NEW DELHI (Reuters) - Prime Minister Narendra Modi on Wednesday announced higher compensation and government aid for farmers who are suffering due to unseasonable rains, in an attempt to calm growing discontent among people living in the countryside.
Storms have badly damaged crops in large parts of northern India and led to anger against Modi for not doing enough to help those in distress. Dozens of farmers have committed suicide in recent weeks.
Discontent among people in rural areas, where 70 percent of India’s 1.2 billion people live, could hurt Modi’s political ambitions as he tries to consolidate power in upcoming state elections.
On Wednesday, Modi said his government will increase the compensation provided to affected farmers by 50 percent, as well as bring down the threshold of crop damage that allows farmers to seek government assistance.
“The government’s current (compensation) parameters are not enough to help the farmers,” Modi said at an event in New Delhi.
“The government is committed to help farmers as much as possible.”
The amount of compensation paid currently depends on crop variety and the state where it is being grown. While this monetary benefit would rise, farmers will be able to seek aid even if 33 percent of their crop is damaged, as opposed to more than 50 percent currently.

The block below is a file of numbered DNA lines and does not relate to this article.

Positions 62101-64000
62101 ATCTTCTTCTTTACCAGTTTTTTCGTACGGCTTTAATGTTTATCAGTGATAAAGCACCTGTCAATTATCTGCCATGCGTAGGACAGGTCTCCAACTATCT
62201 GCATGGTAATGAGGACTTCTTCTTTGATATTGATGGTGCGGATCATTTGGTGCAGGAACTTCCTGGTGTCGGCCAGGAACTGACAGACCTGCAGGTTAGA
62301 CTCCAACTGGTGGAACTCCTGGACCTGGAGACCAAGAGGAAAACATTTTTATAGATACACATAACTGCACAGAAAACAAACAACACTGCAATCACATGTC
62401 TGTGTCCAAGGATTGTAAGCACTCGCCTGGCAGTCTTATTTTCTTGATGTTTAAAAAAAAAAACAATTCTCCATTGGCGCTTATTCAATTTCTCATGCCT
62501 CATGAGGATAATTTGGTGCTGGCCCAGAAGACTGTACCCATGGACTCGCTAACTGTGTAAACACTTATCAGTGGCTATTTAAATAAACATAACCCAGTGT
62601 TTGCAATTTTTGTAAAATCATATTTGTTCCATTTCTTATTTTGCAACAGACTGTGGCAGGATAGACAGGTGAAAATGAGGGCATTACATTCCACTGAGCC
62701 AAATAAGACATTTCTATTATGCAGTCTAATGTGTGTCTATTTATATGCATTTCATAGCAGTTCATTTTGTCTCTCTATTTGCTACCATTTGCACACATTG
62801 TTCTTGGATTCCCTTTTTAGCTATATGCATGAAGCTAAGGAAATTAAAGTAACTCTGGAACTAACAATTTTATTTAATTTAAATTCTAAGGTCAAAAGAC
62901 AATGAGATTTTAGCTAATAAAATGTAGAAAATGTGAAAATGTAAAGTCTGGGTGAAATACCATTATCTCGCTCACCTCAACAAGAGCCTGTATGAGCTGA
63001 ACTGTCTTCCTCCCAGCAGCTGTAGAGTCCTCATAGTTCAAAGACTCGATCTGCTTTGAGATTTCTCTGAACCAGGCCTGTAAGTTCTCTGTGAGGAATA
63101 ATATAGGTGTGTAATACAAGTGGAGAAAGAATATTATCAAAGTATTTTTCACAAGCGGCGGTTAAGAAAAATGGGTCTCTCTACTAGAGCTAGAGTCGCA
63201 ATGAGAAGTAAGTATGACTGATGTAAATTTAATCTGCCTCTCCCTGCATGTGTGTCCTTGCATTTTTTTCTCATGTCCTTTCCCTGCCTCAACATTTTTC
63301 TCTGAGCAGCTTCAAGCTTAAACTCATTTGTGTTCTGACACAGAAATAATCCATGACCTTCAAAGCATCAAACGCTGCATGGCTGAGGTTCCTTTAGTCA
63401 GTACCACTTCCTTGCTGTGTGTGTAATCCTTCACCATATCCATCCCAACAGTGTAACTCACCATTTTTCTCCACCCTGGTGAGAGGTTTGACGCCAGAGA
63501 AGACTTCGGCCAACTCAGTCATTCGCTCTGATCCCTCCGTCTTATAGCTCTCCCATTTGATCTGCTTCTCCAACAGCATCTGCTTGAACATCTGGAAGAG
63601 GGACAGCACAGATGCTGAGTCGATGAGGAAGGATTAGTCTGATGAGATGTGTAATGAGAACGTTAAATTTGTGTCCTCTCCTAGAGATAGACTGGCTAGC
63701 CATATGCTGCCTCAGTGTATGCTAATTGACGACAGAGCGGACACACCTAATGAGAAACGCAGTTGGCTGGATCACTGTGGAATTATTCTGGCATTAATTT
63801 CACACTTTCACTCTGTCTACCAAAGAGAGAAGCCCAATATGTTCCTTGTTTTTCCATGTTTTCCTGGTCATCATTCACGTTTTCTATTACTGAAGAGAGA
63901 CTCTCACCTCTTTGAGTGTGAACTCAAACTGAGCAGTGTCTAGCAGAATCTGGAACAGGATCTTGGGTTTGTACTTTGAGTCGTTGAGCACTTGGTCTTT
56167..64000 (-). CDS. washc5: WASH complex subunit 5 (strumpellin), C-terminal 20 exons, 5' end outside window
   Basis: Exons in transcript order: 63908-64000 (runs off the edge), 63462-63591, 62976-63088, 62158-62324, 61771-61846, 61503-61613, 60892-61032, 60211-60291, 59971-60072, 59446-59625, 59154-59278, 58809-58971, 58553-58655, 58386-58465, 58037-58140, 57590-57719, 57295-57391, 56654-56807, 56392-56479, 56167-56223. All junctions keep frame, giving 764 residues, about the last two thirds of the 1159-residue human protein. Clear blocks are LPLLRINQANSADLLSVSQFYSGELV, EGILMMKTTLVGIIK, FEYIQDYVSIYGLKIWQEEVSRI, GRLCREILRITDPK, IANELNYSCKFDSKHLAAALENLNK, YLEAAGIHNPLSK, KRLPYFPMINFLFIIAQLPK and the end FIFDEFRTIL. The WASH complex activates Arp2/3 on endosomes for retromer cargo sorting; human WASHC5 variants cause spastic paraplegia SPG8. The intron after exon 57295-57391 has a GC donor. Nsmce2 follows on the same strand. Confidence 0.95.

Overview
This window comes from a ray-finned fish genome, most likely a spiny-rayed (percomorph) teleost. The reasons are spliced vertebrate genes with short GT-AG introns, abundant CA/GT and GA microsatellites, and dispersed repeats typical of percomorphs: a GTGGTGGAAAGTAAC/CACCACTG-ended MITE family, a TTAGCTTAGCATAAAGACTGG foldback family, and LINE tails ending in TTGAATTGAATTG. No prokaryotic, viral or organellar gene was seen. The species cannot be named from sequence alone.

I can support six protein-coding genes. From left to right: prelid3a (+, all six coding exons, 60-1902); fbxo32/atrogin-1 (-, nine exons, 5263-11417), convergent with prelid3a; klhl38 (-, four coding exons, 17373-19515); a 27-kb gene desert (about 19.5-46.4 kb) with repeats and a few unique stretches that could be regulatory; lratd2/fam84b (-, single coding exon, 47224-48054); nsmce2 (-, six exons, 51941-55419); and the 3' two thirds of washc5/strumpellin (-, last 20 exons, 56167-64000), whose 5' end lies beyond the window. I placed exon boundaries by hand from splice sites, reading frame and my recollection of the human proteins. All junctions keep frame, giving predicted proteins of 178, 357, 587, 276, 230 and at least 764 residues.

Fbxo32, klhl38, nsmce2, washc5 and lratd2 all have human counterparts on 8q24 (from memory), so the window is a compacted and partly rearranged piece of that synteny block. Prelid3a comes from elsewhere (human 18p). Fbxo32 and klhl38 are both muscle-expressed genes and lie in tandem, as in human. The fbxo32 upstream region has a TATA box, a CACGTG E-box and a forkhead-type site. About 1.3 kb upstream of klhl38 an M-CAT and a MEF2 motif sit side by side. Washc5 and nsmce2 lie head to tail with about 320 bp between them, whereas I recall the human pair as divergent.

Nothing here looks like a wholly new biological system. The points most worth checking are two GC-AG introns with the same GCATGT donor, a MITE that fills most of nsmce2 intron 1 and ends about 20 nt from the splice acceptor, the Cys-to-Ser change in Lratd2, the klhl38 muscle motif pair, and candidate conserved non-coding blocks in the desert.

Unseasonable rains this year have damaged over 10 million hectares (24.7 million acres) of crops, but the government says that has no clear link to farmer suicides.
Debt-laden Indian farmers were already suffering because of low rural incomes and weak global food prices.
Modi said Indian banks have been asked to help farmers restructure their loans, while insurance companies will also step in with support.
“Banks, insurance companies, central and state governments will join hands to get farmers out of this crisis situation,” he said.
Reporting by Manoj Kumar and Rajesh Kumar Singh; Writing by Aditya Kalra; Editing by Simon Cameron-Moore